Diagnosis of a food allergy can usually be made with a simple interview by your physician. A true food allergy will usually cause some sort of reaction every time the suspected food is eaten. As mentioned previously, reactions may vary with each exposure in presentation and severity. Your physician may recommend a blood test for certain antibodies that result in food allergies. This testing can be complicated to interpret as a negative result is helpful to rule-out a food allergy to certain foods, but positive results may not always indicate a true food allergy. Referral to a physician who specializes in Allergy-Immunology may be necessary for skin-prick testing, the gold standard in allergy diagnosis. This testing involves injection of potential food allergens into the skin and observing for a reaction. Additionally, suspected foods may be ingested by the individual in a controlled environment such as the physician’s office or a food challenge center where medical emergencies can be managed if they occur.

While most food allergen reactions occur within two hours of ingestion, there are two atypical allergies which are becoming more frequent. One is alpha-gal allergy, a potentially severe allergic reaction to a carbohydrate molecule found in red meat. The molecule is found in most beef, lamb, pork, and venison, etc. Unlike common food allergies, alpha-gal reactions may be delayed, occurring up to eight hours following ingestion. Like other food allergies, reactions may include hives and itching, lip and facial swelling, abdominal pain with vomiting/diarrhea, and shortness of breath with cough/wheezing. Reactions may progress to life-threatening anaphylaxis. This is particularly worrisome as patients may not experience a reaction until several hours after a meal, perhaps during sleep. Interestingly, alpha-gal allergy has been associated with being bitten by the Lone Star tick. The tick carries the alpha-gal molecule in its saliva resulting in sensitivity of the individual after a bite. Individuals with a history of frequent tick bites are more likely to develop this specific allergy. Prevention involves avoidance and prompt removal of the tick.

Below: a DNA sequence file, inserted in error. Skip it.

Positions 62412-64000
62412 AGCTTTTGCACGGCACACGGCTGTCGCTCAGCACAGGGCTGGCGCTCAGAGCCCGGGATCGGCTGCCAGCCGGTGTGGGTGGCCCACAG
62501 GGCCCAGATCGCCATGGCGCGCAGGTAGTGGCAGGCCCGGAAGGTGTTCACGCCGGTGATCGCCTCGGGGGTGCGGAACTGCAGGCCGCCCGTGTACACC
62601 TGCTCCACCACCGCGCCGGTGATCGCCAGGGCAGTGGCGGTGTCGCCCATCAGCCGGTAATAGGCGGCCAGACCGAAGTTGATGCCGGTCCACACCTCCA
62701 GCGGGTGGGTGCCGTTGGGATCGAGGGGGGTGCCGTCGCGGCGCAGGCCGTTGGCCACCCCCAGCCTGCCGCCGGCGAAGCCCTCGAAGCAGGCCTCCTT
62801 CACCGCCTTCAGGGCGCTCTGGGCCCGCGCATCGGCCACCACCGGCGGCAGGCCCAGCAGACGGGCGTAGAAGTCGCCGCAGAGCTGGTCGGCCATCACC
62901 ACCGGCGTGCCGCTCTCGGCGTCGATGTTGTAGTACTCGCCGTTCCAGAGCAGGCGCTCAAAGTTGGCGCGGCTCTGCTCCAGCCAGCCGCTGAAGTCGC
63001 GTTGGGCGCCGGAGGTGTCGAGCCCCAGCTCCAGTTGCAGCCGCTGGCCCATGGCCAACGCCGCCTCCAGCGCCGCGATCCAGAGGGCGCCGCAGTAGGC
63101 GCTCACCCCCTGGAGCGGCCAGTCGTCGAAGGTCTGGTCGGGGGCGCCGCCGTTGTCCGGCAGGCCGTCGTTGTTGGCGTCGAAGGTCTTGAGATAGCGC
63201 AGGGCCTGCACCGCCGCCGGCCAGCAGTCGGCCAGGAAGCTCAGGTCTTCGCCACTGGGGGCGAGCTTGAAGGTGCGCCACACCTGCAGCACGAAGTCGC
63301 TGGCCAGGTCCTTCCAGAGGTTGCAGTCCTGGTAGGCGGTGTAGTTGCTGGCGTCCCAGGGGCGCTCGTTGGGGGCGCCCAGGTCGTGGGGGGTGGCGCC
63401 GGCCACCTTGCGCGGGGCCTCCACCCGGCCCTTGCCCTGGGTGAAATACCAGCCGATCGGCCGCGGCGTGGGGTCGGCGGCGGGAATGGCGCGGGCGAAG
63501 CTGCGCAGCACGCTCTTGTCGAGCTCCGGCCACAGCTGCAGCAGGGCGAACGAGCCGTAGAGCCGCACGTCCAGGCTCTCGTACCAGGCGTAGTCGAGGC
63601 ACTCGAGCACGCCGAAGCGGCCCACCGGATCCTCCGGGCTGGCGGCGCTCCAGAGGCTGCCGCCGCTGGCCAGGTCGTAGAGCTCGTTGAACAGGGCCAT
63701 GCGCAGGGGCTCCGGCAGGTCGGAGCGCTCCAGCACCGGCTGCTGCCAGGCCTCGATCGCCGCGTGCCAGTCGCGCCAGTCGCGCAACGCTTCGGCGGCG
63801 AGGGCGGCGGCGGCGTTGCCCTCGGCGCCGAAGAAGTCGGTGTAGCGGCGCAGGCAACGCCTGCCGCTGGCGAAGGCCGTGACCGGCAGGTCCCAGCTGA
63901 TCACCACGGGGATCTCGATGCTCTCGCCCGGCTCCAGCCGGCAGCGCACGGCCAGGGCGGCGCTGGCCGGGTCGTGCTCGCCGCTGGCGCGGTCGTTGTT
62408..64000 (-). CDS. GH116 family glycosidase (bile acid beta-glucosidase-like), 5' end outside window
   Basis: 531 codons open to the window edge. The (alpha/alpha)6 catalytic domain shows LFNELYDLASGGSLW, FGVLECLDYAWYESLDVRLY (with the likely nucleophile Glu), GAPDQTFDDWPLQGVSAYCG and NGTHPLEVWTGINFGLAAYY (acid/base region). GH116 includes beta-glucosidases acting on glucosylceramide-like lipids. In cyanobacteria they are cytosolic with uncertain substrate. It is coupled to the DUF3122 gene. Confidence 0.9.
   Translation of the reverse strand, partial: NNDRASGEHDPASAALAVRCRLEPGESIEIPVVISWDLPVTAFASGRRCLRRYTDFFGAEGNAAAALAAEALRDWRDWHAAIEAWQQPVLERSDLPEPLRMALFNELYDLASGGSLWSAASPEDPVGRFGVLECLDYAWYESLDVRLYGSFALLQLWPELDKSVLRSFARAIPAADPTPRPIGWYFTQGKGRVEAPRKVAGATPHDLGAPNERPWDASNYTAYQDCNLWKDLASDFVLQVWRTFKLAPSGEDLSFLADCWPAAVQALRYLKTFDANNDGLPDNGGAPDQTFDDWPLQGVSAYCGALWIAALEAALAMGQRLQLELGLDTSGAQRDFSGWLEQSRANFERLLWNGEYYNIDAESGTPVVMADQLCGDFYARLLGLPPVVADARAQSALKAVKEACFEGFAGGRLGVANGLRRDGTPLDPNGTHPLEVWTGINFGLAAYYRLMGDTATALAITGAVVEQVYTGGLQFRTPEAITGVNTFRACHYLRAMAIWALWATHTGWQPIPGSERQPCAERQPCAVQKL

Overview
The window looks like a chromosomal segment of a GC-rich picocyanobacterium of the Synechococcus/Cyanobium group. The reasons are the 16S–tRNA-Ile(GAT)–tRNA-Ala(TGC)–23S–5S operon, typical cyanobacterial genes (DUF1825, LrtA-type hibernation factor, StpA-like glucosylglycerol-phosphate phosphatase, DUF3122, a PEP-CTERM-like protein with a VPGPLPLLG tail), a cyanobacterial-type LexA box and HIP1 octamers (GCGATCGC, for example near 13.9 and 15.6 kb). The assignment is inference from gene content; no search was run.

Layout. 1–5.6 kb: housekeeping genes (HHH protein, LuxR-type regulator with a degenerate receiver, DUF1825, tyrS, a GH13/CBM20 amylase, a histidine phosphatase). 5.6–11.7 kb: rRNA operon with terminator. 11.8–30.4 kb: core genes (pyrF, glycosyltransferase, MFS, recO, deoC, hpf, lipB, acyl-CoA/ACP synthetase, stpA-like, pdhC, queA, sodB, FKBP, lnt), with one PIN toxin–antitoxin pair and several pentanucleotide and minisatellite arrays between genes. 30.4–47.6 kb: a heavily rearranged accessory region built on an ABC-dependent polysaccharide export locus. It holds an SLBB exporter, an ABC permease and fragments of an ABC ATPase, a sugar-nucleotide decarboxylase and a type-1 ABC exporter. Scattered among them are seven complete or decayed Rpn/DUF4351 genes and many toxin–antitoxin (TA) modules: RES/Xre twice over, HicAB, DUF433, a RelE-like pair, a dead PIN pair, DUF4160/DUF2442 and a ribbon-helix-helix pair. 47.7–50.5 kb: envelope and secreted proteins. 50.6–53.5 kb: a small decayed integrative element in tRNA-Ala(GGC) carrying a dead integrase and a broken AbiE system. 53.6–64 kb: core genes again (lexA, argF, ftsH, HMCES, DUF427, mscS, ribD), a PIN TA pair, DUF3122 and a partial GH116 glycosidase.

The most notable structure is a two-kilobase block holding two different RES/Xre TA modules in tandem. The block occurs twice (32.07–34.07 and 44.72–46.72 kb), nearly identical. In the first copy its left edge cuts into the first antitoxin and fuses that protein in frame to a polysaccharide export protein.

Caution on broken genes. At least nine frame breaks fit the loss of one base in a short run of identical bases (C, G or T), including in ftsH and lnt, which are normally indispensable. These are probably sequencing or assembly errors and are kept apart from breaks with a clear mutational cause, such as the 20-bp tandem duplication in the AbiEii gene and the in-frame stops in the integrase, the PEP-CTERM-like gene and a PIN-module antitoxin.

The second delayed allergic food reaction is Food Protein-Induced Enterocolitis Syndrome (FPIES). This allergy is associated with severe gastrointestinal symptoms which occur between two to six hours after ingesting milk, soy, and certain grains. FPIES usually occurs in infants. Symptoms may include severe vomiting and diarrhea which can lead to dehydration. The severe inflammation of the gastrointestinal tract may also lead to blood being present in the stool. Diagnosis may be delayed as this allergy presents like other viral or bacterial infections that may occur in infants. Treatment involves IV fluid rehydration and removal of the offending food from the infant’s diet.

Overall, avoiding the food or foods that cause the reaction is the mainstay in the management of food allergies. In the event of inadvertent exposure, Benadryl can provide some symptom relief. Severe reactions may require treatment from your physician with epinephrine (EpiPen) or corticosteroids. Some patients may benefit from oral desensitization therapy performed under the supervision of an allergist physician. During therapy, increasing amounts of the offending food are provided over time to build up a tolerance. While quality of life can be affected, merging testing and treatment can greatly reduce the burden and anxiety associated with food allergies. Talk to your physician today if you feel you are experiencing an allergic reaction to food.

Kendall Wagner, M.D. is a regular healthcare contributor to Do South® Magazine.
Chaffee Crossing Clinic
11300 Roberts Boulevard, Fort Smith, Arkansas

Do South Magazine